In a trauma-informed approach, a behavioral health organization understands and develops a framework to best serve clients with histories of trauma. The system, and all employees in the system, understands the role that trauma can play in each person’s care and recovery. With trauma-informed care, the organization develops safeguards to ensure that the setting in which services are delivered, and the particular services offered are competent, safe, evidence-based, patient-centered, and do not re-traumatize individuals with histories of trauma. The input of those with lived trauma experience is essential in the development, delivery, and evaluation of services. The Zero Suicide approach frames care for those at risk for suicide in much the same way that trauma-informed care provides a framework for serving those with histories of trauma. Many of the principles are similar: provide timely, effective, competent, evidence-based services that consider the individual’s history and relies on the input of those with lived experience to improve the agency’s care. Given the similarities between these two frameworks and the overlap in clients presenting with both trauma and suicide, several organizations have begun to pair Zero Suicide with their trauma-informed care initiatives. During this webinar, we will explore the relationship between trauma-informed care and Zero Suicide, and hear about two organizations that have designed training and policies using both frameworks.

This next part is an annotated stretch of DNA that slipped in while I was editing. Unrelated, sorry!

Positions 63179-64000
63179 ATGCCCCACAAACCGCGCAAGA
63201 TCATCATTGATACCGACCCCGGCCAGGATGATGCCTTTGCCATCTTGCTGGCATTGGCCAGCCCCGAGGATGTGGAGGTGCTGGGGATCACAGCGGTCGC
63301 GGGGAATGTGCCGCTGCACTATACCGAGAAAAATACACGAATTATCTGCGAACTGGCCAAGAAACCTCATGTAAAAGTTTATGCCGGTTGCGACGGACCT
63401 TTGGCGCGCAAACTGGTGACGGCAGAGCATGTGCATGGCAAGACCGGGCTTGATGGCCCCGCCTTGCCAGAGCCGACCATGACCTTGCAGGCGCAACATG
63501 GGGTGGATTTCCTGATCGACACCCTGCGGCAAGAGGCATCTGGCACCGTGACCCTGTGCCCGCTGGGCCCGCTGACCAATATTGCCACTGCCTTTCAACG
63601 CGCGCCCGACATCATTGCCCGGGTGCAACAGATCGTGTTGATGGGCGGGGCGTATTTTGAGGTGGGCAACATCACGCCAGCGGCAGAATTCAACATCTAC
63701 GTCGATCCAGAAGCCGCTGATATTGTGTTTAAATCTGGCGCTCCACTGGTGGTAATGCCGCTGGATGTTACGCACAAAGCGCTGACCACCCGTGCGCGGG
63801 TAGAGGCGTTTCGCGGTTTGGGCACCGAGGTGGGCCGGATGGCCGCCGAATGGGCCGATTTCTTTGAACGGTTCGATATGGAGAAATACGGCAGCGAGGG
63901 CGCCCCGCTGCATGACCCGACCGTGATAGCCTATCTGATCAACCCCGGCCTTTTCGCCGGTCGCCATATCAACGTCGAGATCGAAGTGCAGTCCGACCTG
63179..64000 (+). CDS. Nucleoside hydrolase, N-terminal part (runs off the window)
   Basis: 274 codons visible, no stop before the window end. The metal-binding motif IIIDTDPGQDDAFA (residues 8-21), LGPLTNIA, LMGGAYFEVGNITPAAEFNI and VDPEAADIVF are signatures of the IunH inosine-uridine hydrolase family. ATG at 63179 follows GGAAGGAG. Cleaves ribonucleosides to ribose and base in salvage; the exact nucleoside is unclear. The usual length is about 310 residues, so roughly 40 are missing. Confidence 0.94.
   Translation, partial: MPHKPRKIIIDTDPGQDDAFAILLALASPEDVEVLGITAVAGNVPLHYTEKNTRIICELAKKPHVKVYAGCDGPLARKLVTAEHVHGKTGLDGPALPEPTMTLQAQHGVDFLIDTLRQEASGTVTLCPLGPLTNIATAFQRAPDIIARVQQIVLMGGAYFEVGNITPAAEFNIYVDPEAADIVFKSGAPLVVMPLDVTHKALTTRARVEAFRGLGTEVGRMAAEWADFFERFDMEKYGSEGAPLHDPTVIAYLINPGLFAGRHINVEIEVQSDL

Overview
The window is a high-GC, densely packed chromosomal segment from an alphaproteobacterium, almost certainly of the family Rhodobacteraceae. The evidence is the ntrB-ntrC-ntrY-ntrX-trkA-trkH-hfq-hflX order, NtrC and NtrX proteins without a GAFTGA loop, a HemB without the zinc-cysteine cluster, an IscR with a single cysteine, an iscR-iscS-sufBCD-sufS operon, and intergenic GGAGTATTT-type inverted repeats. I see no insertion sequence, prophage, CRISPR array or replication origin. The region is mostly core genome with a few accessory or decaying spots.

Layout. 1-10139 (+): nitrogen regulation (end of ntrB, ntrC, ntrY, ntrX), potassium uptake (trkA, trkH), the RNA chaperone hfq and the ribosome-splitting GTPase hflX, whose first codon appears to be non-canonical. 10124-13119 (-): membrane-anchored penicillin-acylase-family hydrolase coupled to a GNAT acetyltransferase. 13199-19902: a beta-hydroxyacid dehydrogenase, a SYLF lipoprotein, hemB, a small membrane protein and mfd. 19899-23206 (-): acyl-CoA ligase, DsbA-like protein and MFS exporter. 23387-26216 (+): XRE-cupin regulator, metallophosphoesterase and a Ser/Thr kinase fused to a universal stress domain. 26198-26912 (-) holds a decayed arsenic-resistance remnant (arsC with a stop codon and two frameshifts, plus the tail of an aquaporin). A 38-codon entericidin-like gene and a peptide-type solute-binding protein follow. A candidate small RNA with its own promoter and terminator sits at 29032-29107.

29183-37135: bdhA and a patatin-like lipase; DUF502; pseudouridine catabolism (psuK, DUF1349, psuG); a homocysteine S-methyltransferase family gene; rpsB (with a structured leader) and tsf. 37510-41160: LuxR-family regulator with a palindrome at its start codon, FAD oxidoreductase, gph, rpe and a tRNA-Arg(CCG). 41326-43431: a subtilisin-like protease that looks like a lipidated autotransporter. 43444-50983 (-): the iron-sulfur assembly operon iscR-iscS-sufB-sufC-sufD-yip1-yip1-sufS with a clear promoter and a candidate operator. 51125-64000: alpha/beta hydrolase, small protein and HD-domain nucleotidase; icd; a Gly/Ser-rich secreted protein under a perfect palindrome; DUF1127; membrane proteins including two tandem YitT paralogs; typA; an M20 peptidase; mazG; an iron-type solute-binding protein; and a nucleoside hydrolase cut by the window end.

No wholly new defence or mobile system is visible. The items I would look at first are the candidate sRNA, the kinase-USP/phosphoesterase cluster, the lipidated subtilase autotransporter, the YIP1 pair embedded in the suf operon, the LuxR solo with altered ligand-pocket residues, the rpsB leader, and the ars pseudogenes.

By the end of this webinar, participants will be able to (1) Explain the prevalence and impact of traumatic stress and its relation to suicide; (2) Describe the similarities of Zero Suicide and trauma-informed care; and (3) Discuss ways to embed a Zero Suicide approach in an organization that has already adopted a trauma-Informed care culture.
Transcripts available on request. Please direct requests to firstname.lastname@example.org.
The availability of support groups specific to attempt survivors, peer-operated warm lines, and the presence of peer navigators can greatly enhance traditional care for those at risk of suicide. During this webinar you will hear from presenters who have used unique approaches, incorporating the voice of lived experience, to guide treatment and prevention efforts to better support those in clinical settings at risk for suicide.
By the end of this webinar, participants will be able to (1) Explain the important role of embedding peer supports and those with lived experience in a comprehensive Zero Suicide model; (2) Discuss how to engage, hire, and collaborate with peer support professionals; (3) Recognize the importance of using programs designed specifically to support attempt survivors; and (4) Describe crisis or emergency services who offer peer support services.
Transcripts available on request. Please direct requests to email@example.com.
Linda Rosenberg, President & CEO of the National Council for Behavioral Healthcare, discusses the role of advocacy and education in Zero Suicide.
Mike Hogan, Co-Lead of the Zero Suicide Advsory Group and former Commissioner of the New York State Office of Mental Health, explains how suicide in health care should be thought of as a never event.